There's a risk to playing freshmen wide receivers, the way the Gophers plan to this season. It's a big step, it's a fast game, and mistakes can turn into game-changing plays.
That's why, with 18-year-olds Andre McDonald and Jamel Harbison likely to have passes thrown their way Thursday, Gophers coaches take comfort in the fact that those newbies are being mentored by the team's veteran leadership.
You know, like Marcus Jones -- who is all of 43 days older than McDonald. Or that geezer Devin Crawford-Tufts, already 19 years old.
"Yeah, I kind of want to be like the dad out there," Crawford-Tufts joked Sunday. "I say, 'Hey, here's what you need to do on this play,' just so they don't get yelled at like I did."
Jones and Crawford-Tufts were in the same situation as McDonald and Harbison a year ago, trying not to be overwhelmed by college life while trying not to make mistakes on the football field.
"When I first got here, I was terrified," Crawford-Tufts said. "It was like, 'Oh, my God, this is a whole step up from high school to college. Everyone is bigger and faster.' But now I know what I'm doing and I can work on my craft. I've calmed down. I'm not scared."
He's trying to be a leader by example, being as technically perfect as he can and sharing the details of the playbook that he's learned.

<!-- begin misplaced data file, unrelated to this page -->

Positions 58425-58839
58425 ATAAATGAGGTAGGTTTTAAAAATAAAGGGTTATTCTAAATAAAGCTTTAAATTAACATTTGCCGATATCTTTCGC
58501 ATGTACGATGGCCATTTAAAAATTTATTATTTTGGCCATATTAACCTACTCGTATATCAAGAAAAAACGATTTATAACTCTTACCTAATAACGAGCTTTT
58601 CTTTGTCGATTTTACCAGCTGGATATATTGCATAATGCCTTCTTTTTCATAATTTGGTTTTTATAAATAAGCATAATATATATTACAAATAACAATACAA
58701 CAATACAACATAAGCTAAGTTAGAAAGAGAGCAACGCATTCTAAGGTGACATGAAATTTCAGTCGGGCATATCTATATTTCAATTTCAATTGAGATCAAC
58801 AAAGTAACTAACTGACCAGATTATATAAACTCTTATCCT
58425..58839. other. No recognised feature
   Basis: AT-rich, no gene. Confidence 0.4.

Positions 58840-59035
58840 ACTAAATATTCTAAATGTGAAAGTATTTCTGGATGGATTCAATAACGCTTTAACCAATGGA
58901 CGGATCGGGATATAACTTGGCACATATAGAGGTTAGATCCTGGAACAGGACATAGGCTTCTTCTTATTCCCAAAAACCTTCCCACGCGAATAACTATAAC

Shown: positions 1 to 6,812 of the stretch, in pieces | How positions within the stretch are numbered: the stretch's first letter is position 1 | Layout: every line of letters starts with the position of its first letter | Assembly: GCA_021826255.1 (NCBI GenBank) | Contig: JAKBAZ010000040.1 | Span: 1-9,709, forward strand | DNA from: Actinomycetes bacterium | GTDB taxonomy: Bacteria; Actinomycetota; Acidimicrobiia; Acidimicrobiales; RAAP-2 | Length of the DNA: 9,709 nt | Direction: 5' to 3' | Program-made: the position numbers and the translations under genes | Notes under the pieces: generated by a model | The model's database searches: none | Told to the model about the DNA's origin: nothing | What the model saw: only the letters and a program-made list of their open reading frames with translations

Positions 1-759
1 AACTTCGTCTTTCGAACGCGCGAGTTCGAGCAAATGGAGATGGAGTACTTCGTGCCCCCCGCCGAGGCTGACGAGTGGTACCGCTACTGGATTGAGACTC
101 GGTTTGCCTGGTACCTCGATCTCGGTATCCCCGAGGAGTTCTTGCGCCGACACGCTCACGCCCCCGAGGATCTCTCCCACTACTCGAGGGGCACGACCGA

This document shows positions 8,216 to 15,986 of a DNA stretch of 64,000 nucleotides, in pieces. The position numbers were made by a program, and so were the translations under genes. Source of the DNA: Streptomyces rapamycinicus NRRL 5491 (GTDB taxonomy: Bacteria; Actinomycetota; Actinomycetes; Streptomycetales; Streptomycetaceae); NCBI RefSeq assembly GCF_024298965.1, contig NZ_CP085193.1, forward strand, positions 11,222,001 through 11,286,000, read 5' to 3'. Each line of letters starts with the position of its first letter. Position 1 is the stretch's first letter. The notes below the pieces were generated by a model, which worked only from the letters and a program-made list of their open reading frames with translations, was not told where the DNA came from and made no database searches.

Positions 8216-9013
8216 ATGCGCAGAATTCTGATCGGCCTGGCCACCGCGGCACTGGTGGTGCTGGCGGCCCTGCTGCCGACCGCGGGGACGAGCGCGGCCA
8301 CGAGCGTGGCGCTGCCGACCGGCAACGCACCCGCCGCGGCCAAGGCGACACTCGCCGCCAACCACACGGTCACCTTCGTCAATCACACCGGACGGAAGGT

"His leadership shows in how he plays. He makes the big plays; he makes the big blocks," Jones said of his fellow sophomore receiver. "I've heard the coaches say, 'Just do it like Devin.'"
Not a bad recommendation, especially considering these "veterans" have all of 17 catches and 298 yards combined.
"At receiver, we're basically [senior] Brandon Green and lot of guys who haven't played a lot," offensive coordinator Matt Limegrover said. "But they've gone through it and done it before, and they've been good mentors, even if they're not the most experienced guys in the league."
They also understand how much their team needs them this year.
"Last year [in practice], when MarQueis [Gray] would throw Devin a ball and he'd miss it, we'd be like, 'That's all right, stay with it, get out there.' Now, if he misses a ball, I'm chewing his tail, Coach [Pat] Poore is all over him, and we're holding him accountable, because we're expecting more from him," Limegrover said. "... They've got to grow up in a hurry, and those guys really understand that."
Jones does, too, all while coming back from knee surgery. He considers that injury completely healed.
As a slot receiver, he's taking his responsibility to act the part of a veteran by taking on more and more blocking assignments. "They're counting on me in the running game. I have to block a lot of linebackers," said the 5-8 Jones. "... I'm trying to become more reliable and durable, so they can trust me to do my job."